Not sure the iMac would work though - the software only works on a pretty old MAC OS level. Michael also once told me that you can get in trouble if the computer is too fast. I use an old Macbook, and the Mac Mini works just fine so even if you had to get an older machine it wouldn't cost very much. And my experience is that you don't want to run anything else on the system while it's scanning. Basically you want the computer to be 100% dedicated to the scanning job.

    By the way, you can set up templates that predefine the areas you want to scan. You can also set up more than one "crop" on each negative (or positive) and do things like making a B&W scan and a color scan of the same image, or a hi-res and low res, or whatever. Also no problem intermixing different sized film. The only thing you can't intermix (at least I haven't figured out how to do it) is reflective and transparent.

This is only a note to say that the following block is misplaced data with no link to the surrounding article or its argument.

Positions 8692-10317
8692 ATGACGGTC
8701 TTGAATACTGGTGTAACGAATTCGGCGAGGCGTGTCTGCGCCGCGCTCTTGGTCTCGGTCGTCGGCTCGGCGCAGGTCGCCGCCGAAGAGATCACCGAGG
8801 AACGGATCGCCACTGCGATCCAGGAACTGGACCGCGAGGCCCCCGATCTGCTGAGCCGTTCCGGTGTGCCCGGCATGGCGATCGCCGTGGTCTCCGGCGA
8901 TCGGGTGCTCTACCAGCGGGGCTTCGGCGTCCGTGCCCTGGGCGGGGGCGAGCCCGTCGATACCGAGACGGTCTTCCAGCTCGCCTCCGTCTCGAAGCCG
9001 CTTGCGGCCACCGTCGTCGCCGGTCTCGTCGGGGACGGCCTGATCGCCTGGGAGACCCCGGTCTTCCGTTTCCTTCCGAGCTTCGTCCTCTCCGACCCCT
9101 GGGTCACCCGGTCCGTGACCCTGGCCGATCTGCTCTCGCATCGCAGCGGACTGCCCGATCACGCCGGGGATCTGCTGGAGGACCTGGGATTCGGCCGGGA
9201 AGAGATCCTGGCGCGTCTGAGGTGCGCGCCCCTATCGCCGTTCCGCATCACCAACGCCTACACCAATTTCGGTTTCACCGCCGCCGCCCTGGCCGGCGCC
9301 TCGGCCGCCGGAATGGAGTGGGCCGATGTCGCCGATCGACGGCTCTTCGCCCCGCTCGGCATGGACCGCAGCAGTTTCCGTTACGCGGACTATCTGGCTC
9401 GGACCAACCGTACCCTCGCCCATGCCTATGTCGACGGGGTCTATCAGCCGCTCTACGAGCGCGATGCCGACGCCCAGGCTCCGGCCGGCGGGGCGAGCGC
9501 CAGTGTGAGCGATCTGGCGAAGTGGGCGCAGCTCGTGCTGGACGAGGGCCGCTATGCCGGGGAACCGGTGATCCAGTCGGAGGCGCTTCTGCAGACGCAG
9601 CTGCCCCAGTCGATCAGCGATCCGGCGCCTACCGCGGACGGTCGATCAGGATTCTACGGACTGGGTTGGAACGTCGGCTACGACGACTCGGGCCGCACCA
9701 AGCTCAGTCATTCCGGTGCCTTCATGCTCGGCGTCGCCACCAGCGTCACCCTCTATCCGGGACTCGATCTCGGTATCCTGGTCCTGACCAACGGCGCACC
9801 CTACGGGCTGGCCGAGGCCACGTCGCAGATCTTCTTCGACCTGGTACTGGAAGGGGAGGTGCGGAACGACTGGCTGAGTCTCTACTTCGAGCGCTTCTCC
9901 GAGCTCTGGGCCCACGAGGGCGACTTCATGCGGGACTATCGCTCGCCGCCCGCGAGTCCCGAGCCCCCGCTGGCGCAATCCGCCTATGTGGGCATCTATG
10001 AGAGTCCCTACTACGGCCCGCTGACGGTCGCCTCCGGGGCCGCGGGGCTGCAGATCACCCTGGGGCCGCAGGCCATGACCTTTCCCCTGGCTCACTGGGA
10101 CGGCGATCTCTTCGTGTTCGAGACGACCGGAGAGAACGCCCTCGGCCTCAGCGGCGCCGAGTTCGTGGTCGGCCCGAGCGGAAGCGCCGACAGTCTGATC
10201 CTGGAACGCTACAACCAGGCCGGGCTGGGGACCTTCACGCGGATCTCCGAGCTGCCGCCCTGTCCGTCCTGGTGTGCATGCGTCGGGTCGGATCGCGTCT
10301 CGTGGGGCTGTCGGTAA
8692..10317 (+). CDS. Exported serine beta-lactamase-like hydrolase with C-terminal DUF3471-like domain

I've never really timed it, but if you loaded up six 4 x 5's at a time and scanned at 2k dpi I'd be surprised if you couldn't get 30 - 40 or more images scanned in 24 hours if there's someone to keep stuffing them into the scanner.

  4. #14
    bob carnie's Avatar
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    Re: Lab Owner needs Drum Scanner Boot Camp

    Jim you are much braver than I ... I only do about 3-5 in batch scans, I always fear a hangup about the second image in and all is for nothing. I use a slower approach.

    This scanner is really awesome for flat art , or small photos I love the gang situation for this.

  5. #15

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    Re: Lab Owner needs Drum Scanner Boot Camp

    I know what you mean and have had the occasional hang up but if I can just keep my fingers off the keyboard and mouse I have fewer problems. I don't think the scanner is the problem, but the software is somewhat marginal IMHO. I don't usually have any problem with six 4 x 5's or four 5 x 7's.

  6. #16
    bob carnie's Avatar
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    Re: Lab Owner needs Drum Scanner Boot Camp